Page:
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Besides the p-test, there are a few basic principles that go into the rest of this section.

If we have a convergent integral and we make its interval of integration smaller, the new integral will also converge.

Oddly enough, we can also make the interval of integration larger, as long as we don't include any points where the function is badly behaved. If

converges and f isn't badly behaved on [a,b], then

also converges.

This is because we changed the original improper integral by sticking on a finite area, and a definite integral

that isn't improper is always finite.

On the other hand, if

diverges then

will diverge also.

The moral of the story is that when we're looking at integrals of the form

,

it doesn't really matter what the lower limit of integration is so long as f (x) is well behaved on the interval of integration.

The integral

will converge if and only if

converges, if and only if

converges.

Sample Problem

We know that

converges. This means

also converges, because we've only added on a finite amount of area.

Sample Problem

We know that

converges. This means

also converges. The integral

is finite, so we've only increased the area by a finite amount!

If

0 ≤  f ( x ) < g(x)

for all x in [a,b] at which both functions are defined, and

converges, then

must converge as well. The area under g on [a,b] includes the area under f on [a,b], so if the area under g is finite the area under f must be finite as well. Similarly, if 0 ≤  f (x) < g(x) for all x in [a,b] at which both functions are defined, and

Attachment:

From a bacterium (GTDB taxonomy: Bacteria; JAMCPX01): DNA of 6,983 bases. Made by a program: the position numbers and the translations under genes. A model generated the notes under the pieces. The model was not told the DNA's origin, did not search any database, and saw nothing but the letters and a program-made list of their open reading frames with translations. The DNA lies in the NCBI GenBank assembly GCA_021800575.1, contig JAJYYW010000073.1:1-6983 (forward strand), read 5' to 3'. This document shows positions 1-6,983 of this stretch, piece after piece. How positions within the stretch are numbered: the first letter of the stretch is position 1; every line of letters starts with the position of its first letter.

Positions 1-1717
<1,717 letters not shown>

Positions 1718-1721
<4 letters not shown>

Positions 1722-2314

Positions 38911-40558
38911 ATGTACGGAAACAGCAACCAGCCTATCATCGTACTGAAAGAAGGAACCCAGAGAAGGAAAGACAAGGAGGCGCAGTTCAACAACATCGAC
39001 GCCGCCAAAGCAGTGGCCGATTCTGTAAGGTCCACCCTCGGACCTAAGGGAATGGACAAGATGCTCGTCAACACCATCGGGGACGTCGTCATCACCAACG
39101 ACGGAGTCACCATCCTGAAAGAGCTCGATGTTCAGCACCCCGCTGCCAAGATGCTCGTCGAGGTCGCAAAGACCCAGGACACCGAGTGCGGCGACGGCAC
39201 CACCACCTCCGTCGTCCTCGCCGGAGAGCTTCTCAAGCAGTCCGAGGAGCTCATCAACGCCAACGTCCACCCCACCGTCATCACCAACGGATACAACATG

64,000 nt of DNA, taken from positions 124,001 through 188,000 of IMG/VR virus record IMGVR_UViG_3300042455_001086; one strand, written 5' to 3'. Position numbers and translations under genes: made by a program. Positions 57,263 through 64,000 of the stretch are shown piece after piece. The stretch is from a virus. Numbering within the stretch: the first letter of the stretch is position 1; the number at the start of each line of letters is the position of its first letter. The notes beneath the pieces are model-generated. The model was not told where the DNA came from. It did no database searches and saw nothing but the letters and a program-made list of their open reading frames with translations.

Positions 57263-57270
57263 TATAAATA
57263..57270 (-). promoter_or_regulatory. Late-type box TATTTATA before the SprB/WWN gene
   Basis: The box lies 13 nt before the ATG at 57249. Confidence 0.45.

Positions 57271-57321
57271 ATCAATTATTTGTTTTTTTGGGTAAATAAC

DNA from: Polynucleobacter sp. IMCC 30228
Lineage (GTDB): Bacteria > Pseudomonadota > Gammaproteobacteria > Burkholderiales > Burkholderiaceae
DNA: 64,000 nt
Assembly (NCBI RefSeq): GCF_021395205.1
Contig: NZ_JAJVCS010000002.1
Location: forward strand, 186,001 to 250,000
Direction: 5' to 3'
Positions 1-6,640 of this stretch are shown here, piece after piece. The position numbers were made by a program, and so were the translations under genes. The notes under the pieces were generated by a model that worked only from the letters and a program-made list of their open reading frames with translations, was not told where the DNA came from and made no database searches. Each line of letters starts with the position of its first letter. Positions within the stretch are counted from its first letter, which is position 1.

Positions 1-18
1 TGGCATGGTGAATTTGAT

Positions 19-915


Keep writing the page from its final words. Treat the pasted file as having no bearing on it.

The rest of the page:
diverges, then

 must diverge as well. The area under g on [a,b] includes the area under f on [a,b], so if the area under f is infinite the area under g must be infinite as well.

If 0 ≤  f (x) < g(x) for all x in [a,b] at which both functions are defined, and

converges, that doesn't help us figure out what the corresponding integral of g does. It doesn't help us to know that the area under g is larger than a finite area. Similarly, knowing

diverges doesn't help us figure out what the corresponding integral of f does. It doesn't help us to know that the area under f is smaller than an infinite area.

This property also extends to improper integrals with infinite limits.

If 0 ≤  f (x) < g(x) for all x in [a,∞), then

If the integral of g is finite, so is the integral of f. If the integral of f is infinite, so is the integral of g.

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